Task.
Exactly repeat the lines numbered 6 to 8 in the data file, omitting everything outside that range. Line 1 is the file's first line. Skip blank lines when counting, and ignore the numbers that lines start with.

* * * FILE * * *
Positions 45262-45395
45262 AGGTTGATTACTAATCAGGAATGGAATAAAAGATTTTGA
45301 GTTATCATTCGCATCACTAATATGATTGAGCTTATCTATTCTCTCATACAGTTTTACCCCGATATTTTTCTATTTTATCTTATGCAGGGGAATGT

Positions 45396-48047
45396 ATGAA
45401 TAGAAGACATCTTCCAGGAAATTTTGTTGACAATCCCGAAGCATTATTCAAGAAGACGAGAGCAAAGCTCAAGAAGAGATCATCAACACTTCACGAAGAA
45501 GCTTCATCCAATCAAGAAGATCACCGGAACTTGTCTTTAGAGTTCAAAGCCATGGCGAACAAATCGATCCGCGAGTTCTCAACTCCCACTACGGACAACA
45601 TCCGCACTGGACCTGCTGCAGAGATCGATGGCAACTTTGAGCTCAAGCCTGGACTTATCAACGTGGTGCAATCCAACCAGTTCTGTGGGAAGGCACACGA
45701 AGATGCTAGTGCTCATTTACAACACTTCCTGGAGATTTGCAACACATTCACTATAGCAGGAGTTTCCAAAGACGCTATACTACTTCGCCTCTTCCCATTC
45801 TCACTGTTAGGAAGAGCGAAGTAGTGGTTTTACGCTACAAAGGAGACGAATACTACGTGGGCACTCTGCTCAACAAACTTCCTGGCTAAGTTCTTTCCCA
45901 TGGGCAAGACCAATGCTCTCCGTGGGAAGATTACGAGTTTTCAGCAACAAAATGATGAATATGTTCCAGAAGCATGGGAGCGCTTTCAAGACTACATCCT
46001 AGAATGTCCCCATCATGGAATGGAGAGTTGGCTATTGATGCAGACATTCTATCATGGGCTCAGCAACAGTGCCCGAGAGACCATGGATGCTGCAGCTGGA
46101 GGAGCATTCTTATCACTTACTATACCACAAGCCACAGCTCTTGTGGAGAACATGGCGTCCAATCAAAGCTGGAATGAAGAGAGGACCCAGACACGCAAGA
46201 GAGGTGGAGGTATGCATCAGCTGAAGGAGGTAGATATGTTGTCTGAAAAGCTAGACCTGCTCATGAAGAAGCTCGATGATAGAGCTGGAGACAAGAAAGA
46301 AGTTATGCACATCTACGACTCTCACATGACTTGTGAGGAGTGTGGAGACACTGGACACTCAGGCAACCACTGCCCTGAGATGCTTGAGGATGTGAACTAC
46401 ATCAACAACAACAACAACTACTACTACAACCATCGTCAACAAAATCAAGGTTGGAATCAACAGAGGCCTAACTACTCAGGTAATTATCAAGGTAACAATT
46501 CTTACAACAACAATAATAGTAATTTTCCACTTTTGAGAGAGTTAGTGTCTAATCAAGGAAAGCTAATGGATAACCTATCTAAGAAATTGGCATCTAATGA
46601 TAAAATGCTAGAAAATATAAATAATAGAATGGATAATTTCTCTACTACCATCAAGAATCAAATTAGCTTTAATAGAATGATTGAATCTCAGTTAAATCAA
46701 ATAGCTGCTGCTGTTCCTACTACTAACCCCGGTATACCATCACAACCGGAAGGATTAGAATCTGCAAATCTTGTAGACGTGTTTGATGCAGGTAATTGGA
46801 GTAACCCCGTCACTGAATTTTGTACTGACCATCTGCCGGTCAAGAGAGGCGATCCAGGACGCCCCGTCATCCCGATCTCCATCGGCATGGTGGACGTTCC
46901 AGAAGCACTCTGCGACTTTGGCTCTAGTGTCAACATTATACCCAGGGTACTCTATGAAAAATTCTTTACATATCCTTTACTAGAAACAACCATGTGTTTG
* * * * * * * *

45401 TAGAAGACATCTTCCAGGAAATTTTGTTGACAATCCCGAAGCATTATTCAAGAAGACGAGAGCAAAGCTCAAGAAGAGATCATCAACACTTCACGAAGAA
45501 GCTTCATCCAATCAAGAAGATCACCGGAACTTGTCTTTAGAGTTCAAAGCCATGGCGAACAAATCGATCCGCGAGTTCTCAACTCCCACTACGGACAACA
45601 TCCGCACTGGACCTGCTGCAGAGATCGATGGCAACTTTGAGCTCAAGCCTGGACTTATCAACGTGGTGCAATCCAACCAGTTCTGTGGGAAGGCACACGA